Having already paid out over £1 billion in equal pay claims, and now facing claims for further millions, Birmingham City Council’s financial crisis is a stark reminder of why it is so important to get equal pay right.
All employers will undoubtably know the basic principle that men and women must receive equal pay for doing equal work. However, it is possible for employers to be caught out by some complications of the rules:
Where equal pay rules become less black and white is in the arena of equal work. This is where Birmingham City Council came unstuck. The original dispute in 2012 arose because bonuses given to staff in traditionally male-dominated roles discriminated against female workers working in roles such as cleaners, teaching assistants and catering staff.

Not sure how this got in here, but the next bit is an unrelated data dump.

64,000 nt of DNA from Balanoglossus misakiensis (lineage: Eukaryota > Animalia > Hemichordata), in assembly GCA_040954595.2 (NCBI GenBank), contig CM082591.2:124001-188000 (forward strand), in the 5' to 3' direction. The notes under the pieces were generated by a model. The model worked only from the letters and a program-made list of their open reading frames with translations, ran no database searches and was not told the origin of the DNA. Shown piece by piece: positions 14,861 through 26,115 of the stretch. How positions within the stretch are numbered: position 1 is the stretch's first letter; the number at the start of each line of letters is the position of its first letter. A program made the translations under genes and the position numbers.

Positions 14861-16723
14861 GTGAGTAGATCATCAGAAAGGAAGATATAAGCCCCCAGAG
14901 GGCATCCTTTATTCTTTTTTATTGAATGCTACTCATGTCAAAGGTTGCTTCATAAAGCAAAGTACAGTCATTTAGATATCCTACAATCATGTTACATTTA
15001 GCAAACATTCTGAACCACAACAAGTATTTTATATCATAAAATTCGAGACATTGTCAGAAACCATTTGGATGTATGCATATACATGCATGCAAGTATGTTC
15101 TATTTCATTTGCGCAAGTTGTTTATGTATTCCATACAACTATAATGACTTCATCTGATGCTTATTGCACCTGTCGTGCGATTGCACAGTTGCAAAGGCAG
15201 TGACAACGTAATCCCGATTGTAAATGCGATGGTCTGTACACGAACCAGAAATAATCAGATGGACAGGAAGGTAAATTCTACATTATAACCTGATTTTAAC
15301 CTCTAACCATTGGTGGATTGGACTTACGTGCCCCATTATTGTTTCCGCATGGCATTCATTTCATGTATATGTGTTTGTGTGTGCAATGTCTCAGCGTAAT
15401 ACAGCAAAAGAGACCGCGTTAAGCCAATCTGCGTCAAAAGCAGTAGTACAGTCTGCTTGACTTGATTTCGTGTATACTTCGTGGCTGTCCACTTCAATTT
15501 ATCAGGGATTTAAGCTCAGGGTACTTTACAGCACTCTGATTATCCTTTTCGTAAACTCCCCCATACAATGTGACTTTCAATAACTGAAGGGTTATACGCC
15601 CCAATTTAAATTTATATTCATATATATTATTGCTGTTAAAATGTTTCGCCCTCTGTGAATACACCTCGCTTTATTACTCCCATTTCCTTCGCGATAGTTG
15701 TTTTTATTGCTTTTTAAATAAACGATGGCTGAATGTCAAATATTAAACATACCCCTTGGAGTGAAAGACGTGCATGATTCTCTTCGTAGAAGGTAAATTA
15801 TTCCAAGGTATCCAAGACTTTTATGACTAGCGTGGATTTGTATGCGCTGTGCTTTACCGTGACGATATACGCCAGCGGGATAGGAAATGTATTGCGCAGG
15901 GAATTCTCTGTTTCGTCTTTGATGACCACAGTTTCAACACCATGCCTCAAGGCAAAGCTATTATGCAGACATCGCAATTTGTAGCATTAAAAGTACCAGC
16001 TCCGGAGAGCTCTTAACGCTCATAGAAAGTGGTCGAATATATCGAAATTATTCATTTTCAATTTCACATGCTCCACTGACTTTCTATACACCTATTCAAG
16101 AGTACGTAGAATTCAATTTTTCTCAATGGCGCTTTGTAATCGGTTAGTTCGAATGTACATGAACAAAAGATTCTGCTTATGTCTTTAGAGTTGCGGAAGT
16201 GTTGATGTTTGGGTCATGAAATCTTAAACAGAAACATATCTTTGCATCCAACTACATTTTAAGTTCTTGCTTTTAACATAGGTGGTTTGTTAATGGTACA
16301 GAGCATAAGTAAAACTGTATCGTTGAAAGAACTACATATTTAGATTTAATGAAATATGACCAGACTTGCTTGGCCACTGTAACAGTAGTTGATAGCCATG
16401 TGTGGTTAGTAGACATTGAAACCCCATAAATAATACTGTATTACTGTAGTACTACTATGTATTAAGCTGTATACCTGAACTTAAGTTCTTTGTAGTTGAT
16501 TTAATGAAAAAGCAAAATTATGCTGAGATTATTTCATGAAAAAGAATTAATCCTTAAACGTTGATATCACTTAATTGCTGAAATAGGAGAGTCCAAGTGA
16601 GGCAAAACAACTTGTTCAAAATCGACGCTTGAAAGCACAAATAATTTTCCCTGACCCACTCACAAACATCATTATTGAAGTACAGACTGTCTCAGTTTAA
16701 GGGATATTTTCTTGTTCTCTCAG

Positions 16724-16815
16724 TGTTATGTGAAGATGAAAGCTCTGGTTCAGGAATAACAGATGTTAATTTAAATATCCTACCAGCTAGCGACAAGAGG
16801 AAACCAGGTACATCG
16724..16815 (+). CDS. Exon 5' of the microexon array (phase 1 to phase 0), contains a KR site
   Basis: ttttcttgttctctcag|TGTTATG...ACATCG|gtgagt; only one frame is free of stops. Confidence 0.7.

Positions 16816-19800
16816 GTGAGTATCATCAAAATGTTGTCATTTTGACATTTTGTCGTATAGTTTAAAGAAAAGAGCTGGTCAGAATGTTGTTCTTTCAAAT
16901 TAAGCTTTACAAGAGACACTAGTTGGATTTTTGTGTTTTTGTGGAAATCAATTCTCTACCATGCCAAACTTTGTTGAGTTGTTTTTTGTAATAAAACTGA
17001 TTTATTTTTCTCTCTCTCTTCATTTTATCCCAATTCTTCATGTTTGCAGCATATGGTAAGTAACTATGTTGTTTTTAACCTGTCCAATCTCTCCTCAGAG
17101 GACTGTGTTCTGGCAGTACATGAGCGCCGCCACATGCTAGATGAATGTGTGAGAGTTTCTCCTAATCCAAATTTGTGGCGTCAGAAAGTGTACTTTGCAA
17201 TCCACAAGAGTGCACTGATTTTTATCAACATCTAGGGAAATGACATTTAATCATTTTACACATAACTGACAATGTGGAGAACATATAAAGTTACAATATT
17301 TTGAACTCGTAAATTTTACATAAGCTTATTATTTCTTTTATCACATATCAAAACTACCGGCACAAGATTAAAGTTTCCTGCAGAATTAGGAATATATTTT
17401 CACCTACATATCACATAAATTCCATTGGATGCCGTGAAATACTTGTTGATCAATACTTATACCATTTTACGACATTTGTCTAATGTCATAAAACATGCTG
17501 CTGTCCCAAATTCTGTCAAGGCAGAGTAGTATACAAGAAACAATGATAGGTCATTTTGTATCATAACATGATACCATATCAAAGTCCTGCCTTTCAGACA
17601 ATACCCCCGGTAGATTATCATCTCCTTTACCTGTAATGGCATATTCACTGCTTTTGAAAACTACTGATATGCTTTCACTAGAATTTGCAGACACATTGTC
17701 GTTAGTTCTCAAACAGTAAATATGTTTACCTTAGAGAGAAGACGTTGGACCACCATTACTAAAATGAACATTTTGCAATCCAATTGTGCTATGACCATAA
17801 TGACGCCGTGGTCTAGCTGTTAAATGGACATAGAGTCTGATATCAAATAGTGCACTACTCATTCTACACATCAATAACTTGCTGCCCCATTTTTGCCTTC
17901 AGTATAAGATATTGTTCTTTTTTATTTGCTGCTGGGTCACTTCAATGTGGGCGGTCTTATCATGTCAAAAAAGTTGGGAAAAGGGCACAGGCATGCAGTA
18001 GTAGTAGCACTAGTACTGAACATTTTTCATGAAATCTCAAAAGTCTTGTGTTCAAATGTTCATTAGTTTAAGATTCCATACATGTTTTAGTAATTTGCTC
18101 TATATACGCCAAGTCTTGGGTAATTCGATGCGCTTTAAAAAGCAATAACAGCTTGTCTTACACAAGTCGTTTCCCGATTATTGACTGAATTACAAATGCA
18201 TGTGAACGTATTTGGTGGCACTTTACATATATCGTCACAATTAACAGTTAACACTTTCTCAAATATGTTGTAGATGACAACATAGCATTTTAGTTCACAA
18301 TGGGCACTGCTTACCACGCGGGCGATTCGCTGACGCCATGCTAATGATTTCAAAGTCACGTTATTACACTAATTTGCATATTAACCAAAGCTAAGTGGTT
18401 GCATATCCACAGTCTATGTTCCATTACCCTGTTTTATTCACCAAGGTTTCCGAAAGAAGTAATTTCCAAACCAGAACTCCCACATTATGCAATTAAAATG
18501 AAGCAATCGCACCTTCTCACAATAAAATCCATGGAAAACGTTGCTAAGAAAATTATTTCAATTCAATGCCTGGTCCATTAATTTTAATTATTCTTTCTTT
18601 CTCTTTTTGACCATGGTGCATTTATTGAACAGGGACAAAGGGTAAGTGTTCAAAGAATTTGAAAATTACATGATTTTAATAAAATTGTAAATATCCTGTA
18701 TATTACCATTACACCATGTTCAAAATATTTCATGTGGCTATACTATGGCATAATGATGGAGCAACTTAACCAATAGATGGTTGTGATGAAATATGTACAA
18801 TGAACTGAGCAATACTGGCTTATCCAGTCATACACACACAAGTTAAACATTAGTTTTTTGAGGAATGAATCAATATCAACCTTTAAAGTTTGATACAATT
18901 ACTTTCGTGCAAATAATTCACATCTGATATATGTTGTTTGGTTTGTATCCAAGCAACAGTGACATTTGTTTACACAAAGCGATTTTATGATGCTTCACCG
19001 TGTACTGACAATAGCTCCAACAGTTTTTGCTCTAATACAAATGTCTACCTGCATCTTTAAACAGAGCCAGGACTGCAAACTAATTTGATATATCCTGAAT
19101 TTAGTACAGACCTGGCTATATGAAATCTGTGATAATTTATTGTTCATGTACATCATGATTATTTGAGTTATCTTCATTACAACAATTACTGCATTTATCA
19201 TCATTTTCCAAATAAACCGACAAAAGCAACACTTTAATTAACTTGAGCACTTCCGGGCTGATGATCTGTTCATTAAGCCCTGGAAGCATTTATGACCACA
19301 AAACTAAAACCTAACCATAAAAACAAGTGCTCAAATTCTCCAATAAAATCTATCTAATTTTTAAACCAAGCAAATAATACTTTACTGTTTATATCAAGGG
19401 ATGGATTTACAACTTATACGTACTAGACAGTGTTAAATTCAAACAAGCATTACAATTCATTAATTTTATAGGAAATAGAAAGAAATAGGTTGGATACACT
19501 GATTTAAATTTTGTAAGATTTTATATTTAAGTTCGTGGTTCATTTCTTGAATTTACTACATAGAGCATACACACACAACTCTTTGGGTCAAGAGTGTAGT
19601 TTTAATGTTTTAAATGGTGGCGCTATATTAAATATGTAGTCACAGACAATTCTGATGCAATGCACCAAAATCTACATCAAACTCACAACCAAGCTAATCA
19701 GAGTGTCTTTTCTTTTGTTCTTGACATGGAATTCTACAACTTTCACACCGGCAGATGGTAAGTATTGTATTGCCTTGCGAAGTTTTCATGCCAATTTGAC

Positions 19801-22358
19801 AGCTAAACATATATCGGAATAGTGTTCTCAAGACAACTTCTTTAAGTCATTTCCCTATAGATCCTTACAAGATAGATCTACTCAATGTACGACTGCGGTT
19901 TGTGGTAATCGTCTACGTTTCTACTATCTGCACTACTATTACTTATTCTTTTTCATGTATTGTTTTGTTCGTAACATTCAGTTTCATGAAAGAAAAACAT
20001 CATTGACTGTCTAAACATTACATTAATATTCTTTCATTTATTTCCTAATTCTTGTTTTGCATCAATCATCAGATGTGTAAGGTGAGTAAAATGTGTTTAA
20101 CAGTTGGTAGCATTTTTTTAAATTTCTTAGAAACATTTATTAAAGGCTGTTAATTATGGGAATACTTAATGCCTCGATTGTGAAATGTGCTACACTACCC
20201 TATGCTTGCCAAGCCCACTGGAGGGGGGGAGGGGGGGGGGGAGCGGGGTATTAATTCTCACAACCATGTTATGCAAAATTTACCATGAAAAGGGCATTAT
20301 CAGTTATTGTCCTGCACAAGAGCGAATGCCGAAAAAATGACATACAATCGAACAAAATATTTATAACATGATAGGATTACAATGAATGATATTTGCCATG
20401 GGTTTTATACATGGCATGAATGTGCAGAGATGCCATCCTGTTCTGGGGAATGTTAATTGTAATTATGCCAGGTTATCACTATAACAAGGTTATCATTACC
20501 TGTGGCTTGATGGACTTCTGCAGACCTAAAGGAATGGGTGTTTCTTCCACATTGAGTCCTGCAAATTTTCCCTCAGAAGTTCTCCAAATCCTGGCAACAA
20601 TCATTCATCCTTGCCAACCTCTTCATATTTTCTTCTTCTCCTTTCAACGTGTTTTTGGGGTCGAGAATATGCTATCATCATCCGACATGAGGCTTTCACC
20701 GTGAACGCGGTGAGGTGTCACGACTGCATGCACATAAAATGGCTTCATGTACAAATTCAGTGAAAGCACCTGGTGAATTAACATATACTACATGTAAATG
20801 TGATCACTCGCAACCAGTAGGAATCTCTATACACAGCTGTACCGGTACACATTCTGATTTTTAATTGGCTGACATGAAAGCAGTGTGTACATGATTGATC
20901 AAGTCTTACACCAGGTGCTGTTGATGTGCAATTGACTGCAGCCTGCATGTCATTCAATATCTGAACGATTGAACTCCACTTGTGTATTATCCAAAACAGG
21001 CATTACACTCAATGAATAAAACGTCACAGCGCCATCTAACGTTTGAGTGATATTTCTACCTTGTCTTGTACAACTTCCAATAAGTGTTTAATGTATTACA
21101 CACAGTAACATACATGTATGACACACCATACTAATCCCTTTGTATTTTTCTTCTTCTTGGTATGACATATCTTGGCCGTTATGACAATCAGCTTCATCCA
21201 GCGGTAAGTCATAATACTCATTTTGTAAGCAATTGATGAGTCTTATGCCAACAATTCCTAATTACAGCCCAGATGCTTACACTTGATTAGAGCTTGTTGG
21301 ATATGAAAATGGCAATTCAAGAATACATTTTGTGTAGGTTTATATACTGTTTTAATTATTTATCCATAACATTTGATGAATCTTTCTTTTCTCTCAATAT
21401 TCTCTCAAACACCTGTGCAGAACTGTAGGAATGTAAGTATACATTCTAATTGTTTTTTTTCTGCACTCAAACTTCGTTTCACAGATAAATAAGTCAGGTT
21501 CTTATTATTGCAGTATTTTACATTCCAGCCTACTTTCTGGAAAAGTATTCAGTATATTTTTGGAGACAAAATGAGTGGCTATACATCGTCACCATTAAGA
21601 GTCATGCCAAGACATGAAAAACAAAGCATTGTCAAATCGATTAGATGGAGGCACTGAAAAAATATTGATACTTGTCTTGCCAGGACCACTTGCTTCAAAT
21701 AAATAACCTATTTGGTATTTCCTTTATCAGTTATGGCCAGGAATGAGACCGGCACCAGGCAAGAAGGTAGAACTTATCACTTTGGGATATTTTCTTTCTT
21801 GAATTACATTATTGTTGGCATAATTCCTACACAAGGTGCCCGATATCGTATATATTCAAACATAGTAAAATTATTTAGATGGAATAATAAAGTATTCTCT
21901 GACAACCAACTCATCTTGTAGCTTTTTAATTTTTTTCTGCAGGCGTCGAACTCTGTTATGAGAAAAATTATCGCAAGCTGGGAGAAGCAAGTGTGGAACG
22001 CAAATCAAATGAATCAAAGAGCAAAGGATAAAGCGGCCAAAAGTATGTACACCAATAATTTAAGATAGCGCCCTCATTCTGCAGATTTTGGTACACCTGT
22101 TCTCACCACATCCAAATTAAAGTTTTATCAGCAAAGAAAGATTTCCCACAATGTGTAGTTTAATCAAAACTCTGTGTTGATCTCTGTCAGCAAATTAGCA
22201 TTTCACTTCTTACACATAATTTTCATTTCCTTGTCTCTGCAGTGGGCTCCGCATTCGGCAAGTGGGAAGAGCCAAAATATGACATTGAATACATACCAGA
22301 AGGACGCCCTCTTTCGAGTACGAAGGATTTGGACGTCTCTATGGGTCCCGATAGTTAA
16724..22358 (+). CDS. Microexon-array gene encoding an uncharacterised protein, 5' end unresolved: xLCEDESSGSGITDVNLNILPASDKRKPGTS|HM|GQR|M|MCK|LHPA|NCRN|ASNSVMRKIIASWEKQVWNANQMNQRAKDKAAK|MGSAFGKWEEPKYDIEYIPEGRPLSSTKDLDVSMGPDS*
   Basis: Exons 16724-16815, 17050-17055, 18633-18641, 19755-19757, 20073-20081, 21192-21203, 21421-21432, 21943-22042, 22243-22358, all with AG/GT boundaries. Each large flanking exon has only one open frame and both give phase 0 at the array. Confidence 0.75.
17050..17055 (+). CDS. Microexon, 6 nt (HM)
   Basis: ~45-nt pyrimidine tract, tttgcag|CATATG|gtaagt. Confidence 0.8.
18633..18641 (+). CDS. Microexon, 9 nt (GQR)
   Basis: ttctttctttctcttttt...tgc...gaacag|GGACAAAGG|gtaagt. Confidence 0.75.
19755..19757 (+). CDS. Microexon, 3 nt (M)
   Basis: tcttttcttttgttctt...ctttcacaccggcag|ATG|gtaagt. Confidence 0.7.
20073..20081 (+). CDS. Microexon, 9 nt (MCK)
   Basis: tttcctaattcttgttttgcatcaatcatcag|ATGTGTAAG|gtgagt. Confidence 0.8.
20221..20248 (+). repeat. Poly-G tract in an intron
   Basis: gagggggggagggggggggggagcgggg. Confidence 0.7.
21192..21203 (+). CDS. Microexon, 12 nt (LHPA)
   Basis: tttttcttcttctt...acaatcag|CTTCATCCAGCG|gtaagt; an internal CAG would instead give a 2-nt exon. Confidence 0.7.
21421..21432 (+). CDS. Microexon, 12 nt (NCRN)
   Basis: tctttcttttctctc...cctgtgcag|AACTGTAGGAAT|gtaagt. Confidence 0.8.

Comparisons are not necessarily on an exact like-for-like basis. It might be that the level of skill, responsibility and effort needed to do work are equivalent, or work might simply be of equal value, even if the roles seem different, such as comparing warehouse and clerical jobs.
Differences in pay
Although differences in pay terms and conditions are permitted, this must have nothing to do with gender identity. For example, someone in a similar role could be paid more if they are better qualified or are employed in a location where recruitment is difficult.
One way for employers to avoid equal pay disputes is to be transparent in regard to pay and grading systems. Job descriptions should be up-to-date and accurate.
The Advisory, Conciliation and Arbitration Service (Acas) has published guidance for employers on equal pay on its website.